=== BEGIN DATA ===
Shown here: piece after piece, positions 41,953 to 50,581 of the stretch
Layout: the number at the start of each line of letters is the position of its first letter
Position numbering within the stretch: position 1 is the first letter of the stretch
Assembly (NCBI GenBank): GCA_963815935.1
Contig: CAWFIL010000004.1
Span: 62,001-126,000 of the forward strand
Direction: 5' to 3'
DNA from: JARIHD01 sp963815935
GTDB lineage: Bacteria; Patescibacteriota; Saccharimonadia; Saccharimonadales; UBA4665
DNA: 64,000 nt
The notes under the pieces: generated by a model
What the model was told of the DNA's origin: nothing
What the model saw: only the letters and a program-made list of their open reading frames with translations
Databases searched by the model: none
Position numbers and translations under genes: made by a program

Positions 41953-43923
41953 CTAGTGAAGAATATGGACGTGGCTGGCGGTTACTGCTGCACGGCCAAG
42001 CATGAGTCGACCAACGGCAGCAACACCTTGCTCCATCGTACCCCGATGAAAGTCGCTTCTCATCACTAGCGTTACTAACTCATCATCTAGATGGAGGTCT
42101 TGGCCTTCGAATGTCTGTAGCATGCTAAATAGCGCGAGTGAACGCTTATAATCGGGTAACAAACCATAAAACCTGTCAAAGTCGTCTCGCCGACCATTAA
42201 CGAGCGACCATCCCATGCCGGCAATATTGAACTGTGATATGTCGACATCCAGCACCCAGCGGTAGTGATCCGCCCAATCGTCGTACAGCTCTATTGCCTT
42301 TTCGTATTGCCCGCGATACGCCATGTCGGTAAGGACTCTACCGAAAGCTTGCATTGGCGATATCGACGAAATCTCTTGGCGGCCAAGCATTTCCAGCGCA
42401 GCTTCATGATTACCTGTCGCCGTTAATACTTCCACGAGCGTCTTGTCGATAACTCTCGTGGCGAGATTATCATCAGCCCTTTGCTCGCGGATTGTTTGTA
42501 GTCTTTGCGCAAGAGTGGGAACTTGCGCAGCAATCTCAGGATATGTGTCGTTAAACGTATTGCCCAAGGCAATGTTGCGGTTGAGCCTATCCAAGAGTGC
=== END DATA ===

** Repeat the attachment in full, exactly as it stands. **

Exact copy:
Shown here: piece after piece, positions 41,953 to 50,581 of the stretch
Layout: the number at the start of each line of letters is the position of its first letter
Position numbering within the stretch: position 1 is the first letter of the stretch
Assembly (NCBI GenBank): GCA_963815935.1
Contig: CAWFIL010000004.1
Span: 62,001-126,000 of the forward strand
Direction: 5' to 3'
DNA from: JARIHD01 sp963815935
GTDB lineage: Bacteria; Patescibacteriota; Saccharimonadia; Saccharimonadales; UBA4665
DNA: 64,000 nt
The notes under the pieces: generated by a model
What the model was told of the DNA's origin: nothing
What the model saw: only the letters and a program-made list of their open reading frames with translations
Databases searched by the model: none
Position numbers and translations under genes: made by a program

Positions 41953-43923
41953 CTAGTGAAGAATATGGACGTGGCTGGCGGTTACTGCTGCACGGCCAAG
42001 CATGAGTCGACCAACGGCAGCAACACCTTGCTCCATCGTACCCCGATGAAAGTCGCTTCTCATCACTAGCGTTACTAACTCATCATCTAGATGGAGGTCT
42101 TGGCCTTCGAATGTCTGTAGCATGCTAAATAGCGCGAGTGAACGCTTATAATCGGGTAACAAACCATAAAACCTGTCAAAGTCGTCTCGCCGACCATTAA
42201 CGAGCGACCATCCCATGCCGGCAATATTGAACTGTGATATGTCGACATCCAGCACCCAGCGGTAGTGATCCGCCCAATCGTCGTACAGCTCTATTGCCTT
42301 TTCGTATTGCCCGCGATACGCCATGTCGGTAAGGACTCTACCGAAAGCTTGCATTGGCGATATCGACGAAATCTCTTGGCGGCCAAGCATTTCCAGCGCA
42401 GCTTCATGATTACCTGTCGCCGTTAATACTTCCACGAGCGTCTTGTCGATAACTCTCGTGGCGAGATTATCATCAGCCCTTTGCTCGCGGATTGTTTGTA
42501 GTCTTTGCGCAAGAGTGGGAACTTGCGCAGCAATCTCAGGATATGTGTCGTTAAACGTATTGCCCAAGGCAATGTTGCGGTTGAGCCTATCCAAGAGTGC